While the disclosure includes a number of example embodiments, it will be understood by those skilled in the art that a variety of modifications, additions and deletions are within the scope of the invention, as defined by the following claims.

Claims

1. A computer-implemented adaptive sensory output method, comprising: wherein the synchronization of the adjusted tempo of the sensory output selection to the input tempo provides a soothing experience.

receiving an input tempo from an input device;
determining if the input tempo is within a permissible tempo range for a sensory output selection;
if not in-range, operating an output device to output the sensory output selection at a standard tempo for the sensory output selection; and
if in-range, operating the output device to output the sensory output selection at an adjusted tempo that is synchronized to the input tempo,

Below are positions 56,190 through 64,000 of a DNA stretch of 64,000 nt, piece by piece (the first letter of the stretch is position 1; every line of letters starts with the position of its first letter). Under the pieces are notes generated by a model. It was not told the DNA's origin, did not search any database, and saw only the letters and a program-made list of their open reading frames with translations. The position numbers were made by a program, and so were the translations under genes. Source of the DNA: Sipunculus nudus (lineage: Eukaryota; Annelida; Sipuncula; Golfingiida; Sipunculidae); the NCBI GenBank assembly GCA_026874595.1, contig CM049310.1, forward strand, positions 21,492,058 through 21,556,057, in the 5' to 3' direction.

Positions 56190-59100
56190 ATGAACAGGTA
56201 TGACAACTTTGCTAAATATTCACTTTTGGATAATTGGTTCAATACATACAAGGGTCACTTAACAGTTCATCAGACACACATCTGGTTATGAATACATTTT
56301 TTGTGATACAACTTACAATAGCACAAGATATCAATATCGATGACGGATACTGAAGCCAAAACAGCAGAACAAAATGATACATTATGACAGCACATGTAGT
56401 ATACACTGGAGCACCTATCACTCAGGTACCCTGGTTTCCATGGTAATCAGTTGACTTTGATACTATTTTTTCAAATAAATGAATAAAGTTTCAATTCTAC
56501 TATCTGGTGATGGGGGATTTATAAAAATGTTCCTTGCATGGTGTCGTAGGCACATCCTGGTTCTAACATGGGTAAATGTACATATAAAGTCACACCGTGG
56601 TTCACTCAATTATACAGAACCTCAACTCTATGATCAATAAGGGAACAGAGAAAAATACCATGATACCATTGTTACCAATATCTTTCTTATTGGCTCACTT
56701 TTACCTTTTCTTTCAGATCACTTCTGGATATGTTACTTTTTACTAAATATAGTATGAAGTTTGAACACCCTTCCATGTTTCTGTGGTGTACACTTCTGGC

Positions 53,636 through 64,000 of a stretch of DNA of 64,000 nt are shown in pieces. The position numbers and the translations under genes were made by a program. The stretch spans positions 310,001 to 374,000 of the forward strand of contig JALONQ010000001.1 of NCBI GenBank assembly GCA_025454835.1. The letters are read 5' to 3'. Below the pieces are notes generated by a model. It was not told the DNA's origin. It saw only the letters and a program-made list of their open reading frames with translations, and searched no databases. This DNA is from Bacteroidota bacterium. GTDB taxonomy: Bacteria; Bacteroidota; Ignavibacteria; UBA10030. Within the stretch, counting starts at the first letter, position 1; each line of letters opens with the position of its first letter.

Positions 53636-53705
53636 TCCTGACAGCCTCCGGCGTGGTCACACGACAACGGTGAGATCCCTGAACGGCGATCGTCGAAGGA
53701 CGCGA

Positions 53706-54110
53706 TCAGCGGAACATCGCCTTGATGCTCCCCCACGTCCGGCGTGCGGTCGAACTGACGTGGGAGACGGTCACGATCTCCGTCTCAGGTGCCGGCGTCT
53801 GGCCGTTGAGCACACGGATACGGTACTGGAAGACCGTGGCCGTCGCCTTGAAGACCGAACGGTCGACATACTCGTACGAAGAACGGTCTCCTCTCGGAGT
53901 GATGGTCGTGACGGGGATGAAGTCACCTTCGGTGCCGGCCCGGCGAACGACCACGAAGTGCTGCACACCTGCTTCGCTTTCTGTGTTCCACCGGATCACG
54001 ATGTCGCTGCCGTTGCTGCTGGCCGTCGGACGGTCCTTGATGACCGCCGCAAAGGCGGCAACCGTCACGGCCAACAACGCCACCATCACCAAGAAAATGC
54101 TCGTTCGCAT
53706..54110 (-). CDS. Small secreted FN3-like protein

2. The method of claim 1, further including the step of identifying if an input tempo has been received, if received then proceeding with the method, and if not received then operating the output device to output the sensory output selection at the standard tempo.

3. The method of claim 1, further including repeating the steps over time in regular intervals so that as the input tempo changes over time the adjusted tempo changes over time to track it.

4. The method of claim 3, wherein, if the input tempo is no longer received, incrementally slewing the sensory output selection to the standard tempo.

5. The method of claim 1, wherein the in-range step comprises first operating the output device to output the sensory output selection at the standard tempo and then incrementally slewing the adjusted tempo toward synchronization to the input tempo.